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Viola Davis Is First Black Woman To Win Emmy For Best Actress In A Drama

Viola Davis accepts the Emmy for outstanding lead actress in a drama series for How to Get Away With Murder at the 67th Primetime Emmy Awards on Sunday in Los Angeles. Phil McCarten/Invision for the Television Academy hide caption

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Phil McCarten/Invision for the Television Academy

Viola Davis accepts the Emmy for outstanding lead actress in a drama series for How to Get Away With Murder at the 67th Primetime Emmy Awards on Sunday in Los Angeles.

Phil McCarten/Invision for the Television Academy

Viola Davis made history at Sunday night's Emmy Awards when she won for best actress in a drama for How to Get Away With Murder: It's the first time that award has gone to a black woman.

When Davis' award was announced, Taraji P. Henson — nominated for the same award for her work on Empire — gave Davis a fierce hug and a one-woman standing ovation.

NPR's Eric Deggans wrote earlier this week that a win by either Davis or Henson would be a first "basically because black women haven't had many starring roles in TV dramas until recently."

"The only thing that separates women of color from everyone else is opportunity," Davis said in her acceptance speech. "You cannot win an Emmy for roles that are simply not there."

In other categories, John Hamm — nominated 15 times for his work on Mad Men — finally won a statue, for best actor in a drama. His is the first and only acting award ever granted to the critically acclaimed show.

Jill Soloway, the creator and director of Amazon's Transparent, and Jeffrey Tambor, the star, both won for their work on the comedy show.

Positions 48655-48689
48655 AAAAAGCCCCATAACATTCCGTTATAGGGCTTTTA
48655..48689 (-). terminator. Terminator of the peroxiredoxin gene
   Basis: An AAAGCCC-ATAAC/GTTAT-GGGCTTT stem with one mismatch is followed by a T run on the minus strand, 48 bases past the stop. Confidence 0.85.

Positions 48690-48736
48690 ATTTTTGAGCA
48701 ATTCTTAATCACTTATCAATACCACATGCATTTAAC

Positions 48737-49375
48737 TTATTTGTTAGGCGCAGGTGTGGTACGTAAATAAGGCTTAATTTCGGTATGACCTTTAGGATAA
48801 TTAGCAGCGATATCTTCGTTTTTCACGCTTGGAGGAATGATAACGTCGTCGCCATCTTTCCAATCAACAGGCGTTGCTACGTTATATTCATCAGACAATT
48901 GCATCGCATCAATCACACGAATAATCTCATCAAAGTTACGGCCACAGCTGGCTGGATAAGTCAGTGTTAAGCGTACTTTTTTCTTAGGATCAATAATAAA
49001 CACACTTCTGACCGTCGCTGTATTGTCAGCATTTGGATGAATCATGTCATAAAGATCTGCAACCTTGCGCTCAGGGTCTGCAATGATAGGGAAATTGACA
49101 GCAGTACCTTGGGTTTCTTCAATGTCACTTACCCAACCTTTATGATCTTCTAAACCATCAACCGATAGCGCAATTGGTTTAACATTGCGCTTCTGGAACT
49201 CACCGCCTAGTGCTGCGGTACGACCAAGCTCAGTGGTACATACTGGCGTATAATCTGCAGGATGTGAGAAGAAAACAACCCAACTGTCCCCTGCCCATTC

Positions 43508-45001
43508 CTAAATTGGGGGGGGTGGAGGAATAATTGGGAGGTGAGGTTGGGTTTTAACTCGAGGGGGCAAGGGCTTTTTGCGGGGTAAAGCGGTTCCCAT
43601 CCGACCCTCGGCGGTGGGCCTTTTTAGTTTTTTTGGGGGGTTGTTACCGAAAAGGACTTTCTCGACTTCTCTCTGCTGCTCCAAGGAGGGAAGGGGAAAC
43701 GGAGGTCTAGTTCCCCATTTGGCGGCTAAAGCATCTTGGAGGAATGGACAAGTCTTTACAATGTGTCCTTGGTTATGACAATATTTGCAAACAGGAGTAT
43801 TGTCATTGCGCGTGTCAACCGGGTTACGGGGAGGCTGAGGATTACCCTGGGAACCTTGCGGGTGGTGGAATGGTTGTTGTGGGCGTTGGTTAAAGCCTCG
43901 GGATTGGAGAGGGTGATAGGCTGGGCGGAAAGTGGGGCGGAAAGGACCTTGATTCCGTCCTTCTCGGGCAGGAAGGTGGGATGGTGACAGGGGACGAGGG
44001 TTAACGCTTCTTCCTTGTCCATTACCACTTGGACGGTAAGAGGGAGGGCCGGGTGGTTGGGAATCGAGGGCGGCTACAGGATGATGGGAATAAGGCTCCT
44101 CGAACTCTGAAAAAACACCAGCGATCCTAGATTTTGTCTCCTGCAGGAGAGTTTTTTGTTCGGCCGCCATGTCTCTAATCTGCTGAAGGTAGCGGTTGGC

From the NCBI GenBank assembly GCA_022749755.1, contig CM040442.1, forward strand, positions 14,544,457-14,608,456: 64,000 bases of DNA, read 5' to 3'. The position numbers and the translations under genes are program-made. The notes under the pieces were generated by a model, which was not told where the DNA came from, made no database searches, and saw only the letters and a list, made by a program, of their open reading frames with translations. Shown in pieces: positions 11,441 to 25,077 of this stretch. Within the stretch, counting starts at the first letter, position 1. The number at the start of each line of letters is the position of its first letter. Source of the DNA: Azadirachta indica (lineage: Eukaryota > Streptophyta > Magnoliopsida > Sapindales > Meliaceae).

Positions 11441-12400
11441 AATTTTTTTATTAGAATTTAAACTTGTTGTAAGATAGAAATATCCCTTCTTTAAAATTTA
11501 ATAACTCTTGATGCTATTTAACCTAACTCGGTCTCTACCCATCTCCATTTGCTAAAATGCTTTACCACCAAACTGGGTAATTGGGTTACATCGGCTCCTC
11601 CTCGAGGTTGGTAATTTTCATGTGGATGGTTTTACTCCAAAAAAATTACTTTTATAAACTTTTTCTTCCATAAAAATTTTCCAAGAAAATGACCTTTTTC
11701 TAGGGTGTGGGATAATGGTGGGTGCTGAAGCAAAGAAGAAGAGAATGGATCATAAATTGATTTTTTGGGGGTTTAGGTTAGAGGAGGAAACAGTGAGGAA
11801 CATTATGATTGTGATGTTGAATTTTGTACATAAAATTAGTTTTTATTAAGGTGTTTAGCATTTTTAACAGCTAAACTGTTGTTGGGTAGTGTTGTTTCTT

Allison Janney earned her seventh career Emmy — best supporting actress in a comedy, for her role in Mom. That many acting Emmy wins ties her with Ed Asner and Mary Tyler Moore, right behind Cloris Leachman's record of eight.

Julia Louis-Dreyfus won best lead actress in a comedy for Veep.

The full list of winners can be found here.

Statues aside, host Andy Samberg launched the evening with a musical number that mocked the sheer quantity of television produced these days. His opening monologue touched on politics — mocking both Donald Trump and Bernie Sanders, and taking a dig at Kim Davis — before riffing on the nominees.

Toward the close of the show, Tracy Morgan, seriously injured in a crash more than a year ago, walked out on stage to present the award for best drama series to Game of Thrones. Morgan — who suffered a traumatic brain injury in the June 2014 crash, which killed comedian James McNair — thanked the crowd for their prayers and good thoughts.

He also demonstrated he was feeling like himself again by vowing to impregnate "a lot of women" at the afterparty, a joke that delighted a crowd already moved by his very presence.